There’s not much (if any) difference in the tempo they imply, but there’s a difference in character. Literally, con brio means with spirit, while con fuoco means with fire. Regarding tempo, both are ...
PLL's user avatar
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18 votes
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Strange Tempo Marking

This is a kind of shortcut for tempo primo. You probably had something like a tempo change in recent bars and are now supposed to fall back to the earlier tempo. (So the 1° actually is the ...
guidot's user avatar
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18 votes
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Is this tremolo too fast for strings?

Short answer: It's kinda sorta barely okay. First of all, the triple slashes are normally interpreted as an unmeasured tremolo; i.e., each player will simply bow as fast as seems comfortable, and the ...
Andy Bonner's user avatar
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17 votes

Is it good practice to speed up and slow down where not written in a song?

It's not bad per se, but it's dangerous. Making this a habit will impair your ability to play with others. As an expressive device, varying the tempo can be distracting. (That's why it's notated ...
Camille Goudeseune's user avatar
16 votes

Is there any way for my to become a better judge of my playing? Especially while I'm playing

This is a terrific, and very important, question! Have you ever heard a recording of yourself speaking? Did it come across as odd to you? Did you ever think "that's not how I sound!"? The same is ...
Richard's user avatar
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16 votes
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How to indicate a tempo change during a repetition?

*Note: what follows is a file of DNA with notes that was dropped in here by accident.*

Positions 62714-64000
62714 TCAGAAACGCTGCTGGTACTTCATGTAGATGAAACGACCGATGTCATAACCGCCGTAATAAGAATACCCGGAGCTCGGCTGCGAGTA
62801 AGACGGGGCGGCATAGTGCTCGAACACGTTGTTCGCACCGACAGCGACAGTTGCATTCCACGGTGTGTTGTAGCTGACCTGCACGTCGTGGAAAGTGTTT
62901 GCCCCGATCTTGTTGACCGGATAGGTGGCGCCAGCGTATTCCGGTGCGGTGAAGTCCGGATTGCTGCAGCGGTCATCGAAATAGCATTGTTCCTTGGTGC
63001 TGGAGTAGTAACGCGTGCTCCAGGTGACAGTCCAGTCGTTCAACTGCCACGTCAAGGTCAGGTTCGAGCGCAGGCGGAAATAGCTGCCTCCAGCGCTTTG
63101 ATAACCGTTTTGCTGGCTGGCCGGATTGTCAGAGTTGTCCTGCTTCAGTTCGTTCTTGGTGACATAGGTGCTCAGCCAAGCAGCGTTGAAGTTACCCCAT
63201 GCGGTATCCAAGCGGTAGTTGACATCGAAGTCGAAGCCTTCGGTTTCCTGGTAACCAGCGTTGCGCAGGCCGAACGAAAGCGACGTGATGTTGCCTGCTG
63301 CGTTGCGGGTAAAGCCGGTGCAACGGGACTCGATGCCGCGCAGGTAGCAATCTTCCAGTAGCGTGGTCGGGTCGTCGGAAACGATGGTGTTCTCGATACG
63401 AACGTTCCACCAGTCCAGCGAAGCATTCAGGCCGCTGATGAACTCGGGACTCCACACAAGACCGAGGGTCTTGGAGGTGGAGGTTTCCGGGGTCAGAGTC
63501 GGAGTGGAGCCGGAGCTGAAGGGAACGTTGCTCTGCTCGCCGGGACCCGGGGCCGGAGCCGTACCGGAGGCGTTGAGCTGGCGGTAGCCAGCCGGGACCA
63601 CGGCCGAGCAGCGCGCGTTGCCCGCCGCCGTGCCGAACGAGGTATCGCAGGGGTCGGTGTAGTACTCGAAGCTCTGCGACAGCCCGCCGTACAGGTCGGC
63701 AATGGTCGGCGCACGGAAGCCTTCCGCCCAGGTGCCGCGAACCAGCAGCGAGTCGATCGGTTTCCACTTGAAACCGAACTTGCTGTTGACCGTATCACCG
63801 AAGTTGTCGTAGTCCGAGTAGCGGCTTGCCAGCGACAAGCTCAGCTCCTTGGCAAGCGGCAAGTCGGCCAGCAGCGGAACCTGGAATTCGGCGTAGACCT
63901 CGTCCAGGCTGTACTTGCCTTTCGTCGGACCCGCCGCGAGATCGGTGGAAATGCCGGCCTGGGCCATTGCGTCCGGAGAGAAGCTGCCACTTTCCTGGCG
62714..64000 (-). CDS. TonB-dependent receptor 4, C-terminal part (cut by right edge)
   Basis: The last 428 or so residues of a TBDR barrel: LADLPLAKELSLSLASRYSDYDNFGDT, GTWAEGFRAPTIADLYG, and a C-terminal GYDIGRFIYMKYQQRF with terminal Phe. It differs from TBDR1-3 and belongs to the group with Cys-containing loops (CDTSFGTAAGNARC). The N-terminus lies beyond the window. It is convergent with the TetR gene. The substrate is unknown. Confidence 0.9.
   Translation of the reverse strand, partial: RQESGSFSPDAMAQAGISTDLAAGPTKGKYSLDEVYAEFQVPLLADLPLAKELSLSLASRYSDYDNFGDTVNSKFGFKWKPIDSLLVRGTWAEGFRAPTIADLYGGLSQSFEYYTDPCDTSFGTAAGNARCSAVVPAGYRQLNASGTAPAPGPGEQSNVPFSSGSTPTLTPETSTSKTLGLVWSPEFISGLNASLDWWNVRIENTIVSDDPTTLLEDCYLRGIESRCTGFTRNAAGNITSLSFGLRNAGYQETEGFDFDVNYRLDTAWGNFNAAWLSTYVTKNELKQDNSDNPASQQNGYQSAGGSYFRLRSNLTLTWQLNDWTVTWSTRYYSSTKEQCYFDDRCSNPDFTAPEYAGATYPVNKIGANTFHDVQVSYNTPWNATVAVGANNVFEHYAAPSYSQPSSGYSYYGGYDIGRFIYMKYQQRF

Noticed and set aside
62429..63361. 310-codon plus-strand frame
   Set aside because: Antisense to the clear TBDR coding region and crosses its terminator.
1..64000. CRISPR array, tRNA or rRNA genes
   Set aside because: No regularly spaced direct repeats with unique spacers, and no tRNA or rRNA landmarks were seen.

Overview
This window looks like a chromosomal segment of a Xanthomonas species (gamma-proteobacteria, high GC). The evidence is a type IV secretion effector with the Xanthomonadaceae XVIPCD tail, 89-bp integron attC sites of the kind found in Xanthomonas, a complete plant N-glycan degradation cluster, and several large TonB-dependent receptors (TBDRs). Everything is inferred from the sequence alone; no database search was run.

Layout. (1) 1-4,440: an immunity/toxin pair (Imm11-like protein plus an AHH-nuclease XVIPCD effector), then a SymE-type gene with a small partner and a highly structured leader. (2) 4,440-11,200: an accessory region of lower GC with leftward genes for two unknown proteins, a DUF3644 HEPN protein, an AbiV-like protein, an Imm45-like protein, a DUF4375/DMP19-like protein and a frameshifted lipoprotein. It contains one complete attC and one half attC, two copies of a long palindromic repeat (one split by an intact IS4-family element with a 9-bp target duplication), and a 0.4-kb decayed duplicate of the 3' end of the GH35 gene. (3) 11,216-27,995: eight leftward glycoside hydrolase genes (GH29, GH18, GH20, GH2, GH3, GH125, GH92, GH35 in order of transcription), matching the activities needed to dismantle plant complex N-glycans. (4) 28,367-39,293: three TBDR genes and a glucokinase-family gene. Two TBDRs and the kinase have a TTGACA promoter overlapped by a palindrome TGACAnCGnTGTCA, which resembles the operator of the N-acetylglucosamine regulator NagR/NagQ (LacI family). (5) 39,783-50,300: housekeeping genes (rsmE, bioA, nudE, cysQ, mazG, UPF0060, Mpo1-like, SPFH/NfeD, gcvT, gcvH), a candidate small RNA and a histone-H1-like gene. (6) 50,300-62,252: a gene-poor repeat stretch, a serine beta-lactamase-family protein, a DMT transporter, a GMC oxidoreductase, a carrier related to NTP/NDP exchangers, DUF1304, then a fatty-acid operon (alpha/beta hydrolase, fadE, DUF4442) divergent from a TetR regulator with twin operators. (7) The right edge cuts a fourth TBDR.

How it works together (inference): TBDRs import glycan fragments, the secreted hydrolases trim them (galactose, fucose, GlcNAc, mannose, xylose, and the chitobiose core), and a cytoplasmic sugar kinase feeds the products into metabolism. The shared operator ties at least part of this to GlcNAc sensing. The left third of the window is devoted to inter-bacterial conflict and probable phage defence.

Just use text. I would put this information with the D.C. (or D.S.) marking and with the original tempo marking. But I would put it inside a bracket. So for instance, at the beginning: "Allegro (...
Bob Broadley's user avatar
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16 votes

Should I practise a piece at a metronome tempo that is faster than required?

Actually playing faster than demanded is the standard strategy for becoming comfortable to play at the demanded (reduced compared what you exercized earlier) speed. You do not necessarily need to play ...
guidot's user avatar
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15 votes
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Playing ONE triplet (not three)

Of course, playing only one of them with no other context wouldn't sound like triplets, no matter what the note lengths were. As already mentioned, playing the 1st & 3rd triplet gives you a swing ...
Tetsujin's user avatar
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14 votes

Is it good practice to speed up and slow down where not written in a song?

Depends. Some people use 'expressive rubato' as an excuse for bad time-keeping. In particular an excuse for playing the tricky bits slower than the easy bits! Flexible time is probably a bad idea ...
Laurence's user avatar
  • 94.3k
14 votes

Should I practise a piece at a metronome tempo that is faster than required?